Veronica Simpson hears about the challenges and benefits of co-designing with children and teenagers
The London Festival of Architecture in June is always a great excuse to dip into a whole assortment of issues relating to the built environment. It is testament to the richness and vitality of London’s architectural community (as well as the skills of the organisers) that you could, if you wanted, be out at multiple events, seminars and installations every night of the week and every weekend for the festival’s month-long duration.
This year’s top pick for me was a workshop on co-designing with children, called Don’t Play With Our Future, hosted by Feilden Fowles at its Oasis Farm, Waterloo, site – an educational and food-growing/rearing space designed for inner London children and the local community. Fiona MacDonald of educational architectural activists Matt + Fiona articulated the key issues nicely. She observed that, after a decade of living in austerity Britain, ‘good design is being stripped from public spaces and schools. When do you learn about good design if you are not seeing it around you? Alongside that, many children aren’t being given the opportunity to study art and design in schools. Our emphasis is on allowing children to build, not just have a say.
Located on an allotment, the Matt + Fiona project was designed to feature multiple moving and open-able parts. Credit: Patrick Mateer
We believe it is possible to create situations where young people genuinely have agency to change the built environment for the better.’ For an example, she gave us a special project she and Matthew Springett, her co-founder, devised with a school for excluded children in Hull 2017, with Hull being the UK’s City of Culture. Working with a group of 14- to 16-yearolds, they explored ideas of what kind of a space they would most appreciate being added to their already active allotment site. A ‘den cum shelter cum classroom’ emerged, with multiple moving and open-able parts to allow for diverse uses, all modelled using paper and card. It was then constructed over five days from timber frames and panels.
A video on the website www.mattandfiona.org shows this thrilling and also nerve-racking process in action: the children took part in every aspect, including cutting the timber panels to size, rollering rubber paint over them to waterproof the exterior, then fixing them to the frame with power tools, and constructing benches and seats inside. The project went on to win the AJ People’s Choice Award in the Small Projects category. Panellist Helen Charman, director of learning and national programmes at the V&A, has been discovering the benefits of co-designing with children, aged eight to 14, in its Museum of Childhood’s (MoC) extensive redesign by De Matos Ryan and AOC. She said: ‘Museums are really rethinking the old orthodoxies.’ The enthusiasm, passion and excitement their youthful co-designers have brought to the project has proved its worth.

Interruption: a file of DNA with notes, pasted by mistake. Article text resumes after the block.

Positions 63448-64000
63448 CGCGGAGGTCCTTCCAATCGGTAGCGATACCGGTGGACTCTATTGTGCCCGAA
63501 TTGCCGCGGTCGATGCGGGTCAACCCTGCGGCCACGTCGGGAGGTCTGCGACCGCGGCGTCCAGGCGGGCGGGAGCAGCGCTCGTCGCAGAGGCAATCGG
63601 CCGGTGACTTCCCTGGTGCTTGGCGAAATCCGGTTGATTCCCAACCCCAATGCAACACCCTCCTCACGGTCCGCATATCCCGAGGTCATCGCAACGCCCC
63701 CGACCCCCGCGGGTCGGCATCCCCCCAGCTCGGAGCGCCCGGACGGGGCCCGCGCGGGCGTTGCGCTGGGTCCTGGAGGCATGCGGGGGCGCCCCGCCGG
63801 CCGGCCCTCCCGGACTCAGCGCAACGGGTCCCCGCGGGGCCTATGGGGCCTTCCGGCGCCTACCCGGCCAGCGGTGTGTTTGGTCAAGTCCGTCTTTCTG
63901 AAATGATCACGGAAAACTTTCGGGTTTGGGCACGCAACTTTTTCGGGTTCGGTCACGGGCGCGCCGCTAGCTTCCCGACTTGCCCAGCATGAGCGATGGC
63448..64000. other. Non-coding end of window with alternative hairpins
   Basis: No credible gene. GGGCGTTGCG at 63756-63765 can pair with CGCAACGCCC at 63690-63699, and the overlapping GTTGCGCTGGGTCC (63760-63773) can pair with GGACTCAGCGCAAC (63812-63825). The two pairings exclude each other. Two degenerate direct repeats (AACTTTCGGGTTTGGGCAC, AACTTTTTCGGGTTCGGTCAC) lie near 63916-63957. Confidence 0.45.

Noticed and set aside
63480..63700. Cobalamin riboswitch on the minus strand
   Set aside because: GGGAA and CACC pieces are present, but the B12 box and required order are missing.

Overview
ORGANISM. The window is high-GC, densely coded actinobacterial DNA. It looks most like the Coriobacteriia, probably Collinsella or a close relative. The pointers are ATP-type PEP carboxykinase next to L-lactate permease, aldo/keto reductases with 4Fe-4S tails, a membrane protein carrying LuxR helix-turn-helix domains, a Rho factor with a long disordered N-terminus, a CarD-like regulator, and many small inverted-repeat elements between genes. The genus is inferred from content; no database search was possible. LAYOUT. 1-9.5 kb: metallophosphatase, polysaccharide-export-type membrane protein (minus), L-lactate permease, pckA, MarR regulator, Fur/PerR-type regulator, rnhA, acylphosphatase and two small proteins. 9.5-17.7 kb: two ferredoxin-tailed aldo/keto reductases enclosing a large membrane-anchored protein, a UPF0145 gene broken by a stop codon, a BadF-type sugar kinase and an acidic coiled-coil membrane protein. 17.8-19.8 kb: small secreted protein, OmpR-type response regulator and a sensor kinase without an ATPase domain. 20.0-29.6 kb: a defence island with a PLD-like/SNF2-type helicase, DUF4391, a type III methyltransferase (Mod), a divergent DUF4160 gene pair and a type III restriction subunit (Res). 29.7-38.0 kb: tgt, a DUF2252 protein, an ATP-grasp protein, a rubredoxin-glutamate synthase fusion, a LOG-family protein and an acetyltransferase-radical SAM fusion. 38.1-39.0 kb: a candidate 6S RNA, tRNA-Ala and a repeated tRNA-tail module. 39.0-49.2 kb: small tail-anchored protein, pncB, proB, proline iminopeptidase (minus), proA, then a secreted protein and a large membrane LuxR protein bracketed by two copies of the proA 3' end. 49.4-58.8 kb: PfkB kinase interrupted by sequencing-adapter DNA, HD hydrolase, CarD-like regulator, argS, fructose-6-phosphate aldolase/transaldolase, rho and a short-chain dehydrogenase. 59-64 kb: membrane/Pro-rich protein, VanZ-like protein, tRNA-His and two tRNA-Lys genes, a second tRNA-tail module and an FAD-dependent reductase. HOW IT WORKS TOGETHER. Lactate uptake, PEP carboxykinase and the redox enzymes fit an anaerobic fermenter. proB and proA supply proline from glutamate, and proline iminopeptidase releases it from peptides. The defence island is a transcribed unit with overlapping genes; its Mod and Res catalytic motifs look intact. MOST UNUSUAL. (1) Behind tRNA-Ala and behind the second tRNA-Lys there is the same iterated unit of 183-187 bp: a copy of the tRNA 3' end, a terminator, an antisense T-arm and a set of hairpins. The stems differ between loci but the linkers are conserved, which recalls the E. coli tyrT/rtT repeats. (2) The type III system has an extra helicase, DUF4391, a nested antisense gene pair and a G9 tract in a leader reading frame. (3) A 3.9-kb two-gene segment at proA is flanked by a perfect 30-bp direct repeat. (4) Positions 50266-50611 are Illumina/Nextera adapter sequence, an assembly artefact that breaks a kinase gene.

‘They see the MoC as a creative incubator for the future, where they can discover changemaking and agency…The children have said “we want to co-design the most joyful museum in the world”,’ she added. Co-design is now being appraised as a tool for the main museum in Kensington.
But working with children and young people is not always joyful and far from easy, as MacDonald observed. Yes, young children are often unencumbered by protocols or risk aversion; however, ‘teenagers are not unencumbered, and not necessarily joyful. You can end up having massively beneficial conversations but not if you don’t set things up properly. The problem with education today is that the answer is often put up on the board at the beginning of a lesson. That’s the way they are taught now. So they don’t want to question their own ideas, they say “tell us the answer”. Six-year-olds don’t – they jump in. Teenagers don’t jump in. They have had their desire to take risks discouraged…To do co-design takes a huge amount of curation. You have to break down the process of designing into something that enables people to engage.’
It was constructed over five days from timber frames and panels. Credit: Patrick Mateer
And co-design is certainly not about abdicating responsibility to any one group. The benefits of bringing different voices into the active design process is that the insights are richer and broader. But the key to the process is in the ‘co’ – it is a cooperative, collaborative effort.
A downside is that genuine co-design is time- and energy-consuming, and not every client wants to pay for that. The arguments for a really good co-design programme still need to be clearly articulated in terms of value to the project and benefits to the community. That aside, one of the advantages, as MacDonald said, is that: ‘When we present ideas saying they are the children’s ideas, people listen in a way they wouldn’t do normally.’ This extra buy-in can work across the board – from the school head to the person in charge of maintenance. ‘Everyone works together to make it happen,’ she said. ‘We have very ingrained systems in every aspect of our lives. There are very few opportunities to question decisions. This can create that chink of light for something different to happen.’ Matt + Fiona are about to embark on their biggest challenge yet: working with schoolkids to design and build a ‘Mega-Maker Lab’ in the old London Fire Brigade HQ for the Institute of Imagination. It will open for the month of August, for an anticipated 10,000 visitors.